Saturday, January 18, 2014


                I stood over the couch and looked out the front window and then around the room.  There was a plastic shelf that had family pictures—some framed and some unframed--scattered on it.  I didn’t recognize all of the faces in the photos but I knew it was various members of their family.  Her parents; her kids; her grandkids.

                She had died on that very couch twelve days before.  Completely unexpectedly.  The last meal she ever cooked still sat on the stove—a baked chicken wrapped in tin foil,a macaroni and cheese casserole, and a pan of dirty rice.  Judging by the huge numbers of servings, she had expected her whole family home for dinner that night.  But instead, here I was, depositing the molding food into trash bags and cleaning out the dishes.  The happy family meal would never happen.
                The kitchen was not particularly clean—but in her defense, she hadn’t expected me to be there.  She hadn’t expected her life on earth to end so suddenly.  And certainly not that day.
                I fished a container of Chlorox wipes out of my trunk. I love Chlorox wipes.  I began to wipe down the cabinets—mostly just for something to do.  I was waiting for her family who was cleaning out the closets.  There didn’t seem to be much else I could do to help.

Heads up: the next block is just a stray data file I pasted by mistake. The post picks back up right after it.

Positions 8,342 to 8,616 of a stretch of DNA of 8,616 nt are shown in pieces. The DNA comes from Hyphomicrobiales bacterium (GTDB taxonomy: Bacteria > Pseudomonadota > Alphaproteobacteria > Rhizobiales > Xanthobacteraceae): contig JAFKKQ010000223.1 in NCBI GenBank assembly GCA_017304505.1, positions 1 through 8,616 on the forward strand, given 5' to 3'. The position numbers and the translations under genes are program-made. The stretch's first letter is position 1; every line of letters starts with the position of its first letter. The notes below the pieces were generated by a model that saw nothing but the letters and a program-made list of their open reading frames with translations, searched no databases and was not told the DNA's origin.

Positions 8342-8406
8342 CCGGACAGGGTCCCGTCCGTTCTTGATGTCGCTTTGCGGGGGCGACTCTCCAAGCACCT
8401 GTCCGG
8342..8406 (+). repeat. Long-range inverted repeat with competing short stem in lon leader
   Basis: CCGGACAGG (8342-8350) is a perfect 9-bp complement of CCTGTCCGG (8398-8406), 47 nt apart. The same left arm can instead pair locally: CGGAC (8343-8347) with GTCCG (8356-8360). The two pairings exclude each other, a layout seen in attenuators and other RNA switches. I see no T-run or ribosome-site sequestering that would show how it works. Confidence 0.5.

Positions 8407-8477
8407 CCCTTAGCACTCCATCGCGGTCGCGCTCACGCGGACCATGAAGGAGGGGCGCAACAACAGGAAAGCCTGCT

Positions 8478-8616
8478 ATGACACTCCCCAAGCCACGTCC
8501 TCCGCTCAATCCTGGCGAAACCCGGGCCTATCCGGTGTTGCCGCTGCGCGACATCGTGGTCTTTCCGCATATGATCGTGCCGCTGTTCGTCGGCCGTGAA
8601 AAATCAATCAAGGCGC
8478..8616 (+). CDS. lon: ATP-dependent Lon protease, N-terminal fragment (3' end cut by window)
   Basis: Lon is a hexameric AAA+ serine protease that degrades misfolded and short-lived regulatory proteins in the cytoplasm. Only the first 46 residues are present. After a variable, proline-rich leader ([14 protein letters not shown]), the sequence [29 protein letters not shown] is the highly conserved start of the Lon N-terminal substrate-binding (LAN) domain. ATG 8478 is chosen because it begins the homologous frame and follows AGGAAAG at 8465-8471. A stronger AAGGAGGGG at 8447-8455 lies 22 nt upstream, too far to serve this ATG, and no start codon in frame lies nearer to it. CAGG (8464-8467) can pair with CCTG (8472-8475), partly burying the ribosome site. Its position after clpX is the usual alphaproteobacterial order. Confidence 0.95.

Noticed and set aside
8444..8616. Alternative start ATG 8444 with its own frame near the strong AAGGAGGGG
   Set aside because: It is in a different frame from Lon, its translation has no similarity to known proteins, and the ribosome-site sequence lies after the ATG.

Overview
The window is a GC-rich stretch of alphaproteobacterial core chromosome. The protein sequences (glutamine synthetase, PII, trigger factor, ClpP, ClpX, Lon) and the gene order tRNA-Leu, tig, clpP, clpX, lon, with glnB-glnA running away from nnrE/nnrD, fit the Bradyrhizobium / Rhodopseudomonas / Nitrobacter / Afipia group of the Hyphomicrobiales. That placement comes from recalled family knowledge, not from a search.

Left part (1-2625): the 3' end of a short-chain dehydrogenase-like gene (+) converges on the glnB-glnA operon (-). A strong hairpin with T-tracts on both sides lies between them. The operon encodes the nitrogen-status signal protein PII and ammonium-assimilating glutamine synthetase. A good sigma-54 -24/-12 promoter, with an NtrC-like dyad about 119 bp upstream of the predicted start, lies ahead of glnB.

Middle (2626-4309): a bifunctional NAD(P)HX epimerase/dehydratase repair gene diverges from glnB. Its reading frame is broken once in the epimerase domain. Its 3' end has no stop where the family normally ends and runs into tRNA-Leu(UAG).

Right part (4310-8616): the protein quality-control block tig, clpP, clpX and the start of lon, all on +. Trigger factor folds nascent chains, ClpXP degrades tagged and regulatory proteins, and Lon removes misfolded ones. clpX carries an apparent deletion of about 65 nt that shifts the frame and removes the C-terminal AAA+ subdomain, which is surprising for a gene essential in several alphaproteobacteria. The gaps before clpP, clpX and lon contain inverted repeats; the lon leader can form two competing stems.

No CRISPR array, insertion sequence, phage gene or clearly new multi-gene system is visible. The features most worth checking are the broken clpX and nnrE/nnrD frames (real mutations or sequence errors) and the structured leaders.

It was a sober time.  The family worked quietly and I said little.  I didn’t really know what to say but my brain was busy just thinking.  The brevity of life is never more real than in a moment like that.  In an instant, your life can be over. 
                I remembered just a few days before relaying to a friend and laughing about a ridiculous funeral I saw on TV.  A man dressed in a white suit and a tinsel halo pretended to play the harp.  And when the song was over, he reached down and clicked off the CD player.
                Two people came in dancing to the wedding march and carrying the urns of ashes of the deceased.  They had put clothes on the urns—a veil on the wife’s and a small tuxedo on the husband’s.  And that was just the beginning.  Of course, the dancing urn carriers were also wearing tinsel halos.  I don’t know how anyone in the room kept a straight face.  Honestly.
                But now back to reality.  Nothing funny about this scene.   Nothing fake.  Nothing staged.  A box of instant oatmeal and another of Cheerios sat on the refrigerator.  Otherwise, there was nothing to look at but dirty cabinets and a trash bag full of this lady’s last cooking.
                My thoughts were serious, but not morbid.  It was a reminder that we are just passing through.  We’re pilgrims.  Not royalty here to build our kingdom.  Not pack rats here to fill our nests.  Not super heros here to build our legends. 
Just pilgrims. 
It was a reminder to me to travel light.  Redeem my time by investing it in things that are going to matter.   Give away what I can’t keep to gain what I can’t lose.  Love hard.  Follow hard.  Put my trust in the few things that are going to last forever.
And when my last day comes and when people look around at the pieces I leave behind I want them to be able to look around my empty kitchen and think “it’s okay.  She was just passing through.”

"So teach us to number our days that we may get a heart of wisdom."  - Psalm 90:12

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